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Tax Cuts and Jobs Act Becomes Law, Terminates Tax-Exempt Advance Refunding Bonds

On December 22, 2017, H.R. 1, the “Tax Cuts and Jobs Act”, was signed into law. Addressing a wide range of tax policy and revenue matters, starting with a 40% reduction in the corporate income tax rate and significant adjustments to the tax brackets for individual taxpayers, the Act has been described as “generational” in ambition and scope. The Act is likely to affect all sectors of the American economy, including the market for tax-exempt and tax subsidy bonds.

The Act has two provisions directly impacting these bonds. First, the Act repeals tax-exemption for advance refunding bonds issued after December 31, 2017. Refunding bonds are obligations issued to pay debt service on, and typically to retire, outstanding bonds; under federal tax law, a transaction is characterized as an advance refunding if the refunded bonds remain outstanding for more than ninety days after the date on which the refunding bonds are issued. Before passage of the Act, state and local governmental issuers and 501(c)(3) borrowers have been eligible to use tax-exempt advance refunding bonds as a debt management tool, most often to capture interest rate savings. Some policymakers, however, have for many years noted the inefficiency associated with extending tax-exempt treatment to advance refunding bonds. In essence, these policymakers say, advance refunding bonds can be characterized as “overburdening” a valuable tax subsidy—putting two dollars of tax-exempt bonds into the market to provide just a dollar’s worth of assets. Thus, the advance refunding repealer will not be entirely surprising to the bond market, and it is likely that issuers and borrowers will explore transaction substitutes, such as “forward delivery” bonds and so-called bond swaptions, to capture the kind of savings that otherwise would have been available through the direct issuance of tax-exempt advance refunding bonds.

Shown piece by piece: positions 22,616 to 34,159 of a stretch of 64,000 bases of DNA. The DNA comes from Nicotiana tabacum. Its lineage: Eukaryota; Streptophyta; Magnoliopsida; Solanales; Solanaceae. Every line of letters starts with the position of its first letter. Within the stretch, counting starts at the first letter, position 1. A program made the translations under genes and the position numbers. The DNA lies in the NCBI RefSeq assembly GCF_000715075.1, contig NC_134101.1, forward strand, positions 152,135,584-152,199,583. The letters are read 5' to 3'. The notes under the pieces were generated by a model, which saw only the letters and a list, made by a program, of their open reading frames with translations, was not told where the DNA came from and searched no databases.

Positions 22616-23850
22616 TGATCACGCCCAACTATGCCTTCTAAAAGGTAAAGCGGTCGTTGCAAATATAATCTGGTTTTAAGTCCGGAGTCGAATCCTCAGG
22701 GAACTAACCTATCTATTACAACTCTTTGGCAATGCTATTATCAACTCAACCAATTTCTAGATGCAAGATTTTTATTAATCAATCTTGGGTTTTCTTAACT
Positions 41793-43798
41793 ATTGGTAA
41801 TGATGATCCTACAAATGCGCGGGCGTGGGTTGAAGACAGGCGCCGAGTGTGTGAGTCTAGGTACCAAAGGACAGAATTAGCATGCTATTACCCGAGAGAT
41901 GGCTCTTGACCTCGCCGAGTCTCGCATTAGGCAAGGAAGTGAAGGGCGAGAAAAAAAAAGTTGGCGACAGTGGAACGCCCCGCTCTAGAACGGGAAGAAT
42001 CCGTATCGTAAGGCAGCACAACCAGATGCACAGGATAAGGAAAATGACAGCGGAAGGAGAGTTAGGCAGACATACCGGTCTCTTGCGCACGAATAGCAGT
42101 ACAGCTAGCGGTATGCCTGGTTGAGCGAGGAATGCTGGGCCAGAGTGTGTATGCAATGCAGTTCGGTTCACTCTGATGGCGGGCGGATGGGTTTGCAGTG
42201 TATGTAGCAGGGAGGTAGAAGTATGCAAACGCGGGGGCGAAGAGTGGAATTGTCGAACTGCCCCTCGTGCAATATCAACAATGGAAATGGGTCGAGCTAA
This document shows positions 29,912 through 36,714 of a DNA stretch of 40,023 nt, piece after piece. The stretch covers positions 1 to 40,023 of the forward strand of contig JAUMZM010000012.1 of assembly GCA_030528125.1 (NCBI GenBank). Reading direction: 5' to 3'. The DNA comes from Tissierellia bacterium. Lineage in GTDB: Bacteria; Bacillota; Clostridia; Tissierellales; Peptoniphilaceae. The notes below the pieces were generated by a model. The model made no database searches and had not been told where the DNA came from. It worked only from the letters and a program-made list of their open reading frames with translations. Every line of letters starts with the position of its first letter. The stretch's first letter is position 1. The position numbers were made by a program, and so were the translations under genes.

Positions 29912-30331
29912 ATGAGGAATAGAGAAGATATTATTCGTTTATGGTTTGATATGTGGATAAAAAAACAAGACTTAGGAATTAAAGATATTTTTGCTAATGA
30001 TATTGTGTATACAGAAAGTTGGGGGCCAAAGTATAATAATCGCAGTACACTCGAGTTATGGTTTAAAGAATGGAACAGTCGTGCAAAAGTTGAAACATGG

Second, the Act repeals qualified tax credit and direct-pay subsidy bonds such as new clean renewable energy bonds, qualified energy conservation bonds, qualified zone academy bonds and qualified school construction bonds. This provision of the Act also is effective for bonds issued after December 31, 2017. Since 2009, most of these bonds have been issued as direct-pay subsidy bonds, permitting issuers and borrowers to receive a payment directly from the United States Treasury for a portion, and in some cases all, of the interest paid on them.  Tax credit and direct-pay subsidy bonds issued prior to 2018 are unaffected by this repealer, although direct-pay subsidy payments on eligible bonds continue to be affected by federal budgetary sequestration measures.

Notably, unlike the House of Representatives bill that preceded it, the Act does not include a provision to terminate tax-exempt treatment for private activity bonds issued after 2017. This means that            501(c)(3) organizations and other eligible borrowers can continue to use tax-exempt bonds to finance capital projects such as manufacturing facilities, privately-operated docks and wharves, airport, solid waste and sewage facilities and low- and moderate-income residential rental properties. Tax-exempt bonds to finance certain single family mortgages and student loans also are preserved under the Act.

Bond issuers and borrowers should also note that the Act permanently repeals the corporate alternative minimum tax and substantially raises the income thresholds at which the alternative minimum tax will be applicable to individual taxpayers for tax years ending before 2026. In contrast to the tax bracket revisions that give the Act the first part of its name, these AMT-related provisions should have a stimulative effect on demand for the kinds of tax-exempt private activity bonds that were subject to AMT under prior law (i.e., all qualified private activity bonds other than 501(c)(3) bonds).

Reports indicate that leadership in the House of Representatives may pursue additional tax legislation in 2018, including possibly revisiting the tax-exempt treatment of certain types of private activity bonds. Bond market associations and participants will want to monitor legislative developments in the coming year to ensure that access to tax-exempt bond financing is maintained in the future for projects that appropriately further significant public policy objectives.

 

Please contact Antonio Martini at (617) 378-4136, Kris Moussette at (617) 378-4194, Tom Marrion at (860) 331-2660 or any other member of Hinckley Allen’s Public Finance Group if you would like more information about current or future tax law developments that may affect access to tax-exempt bond financing, or if you have any other tax-exempt bond matter you would like to discuss.

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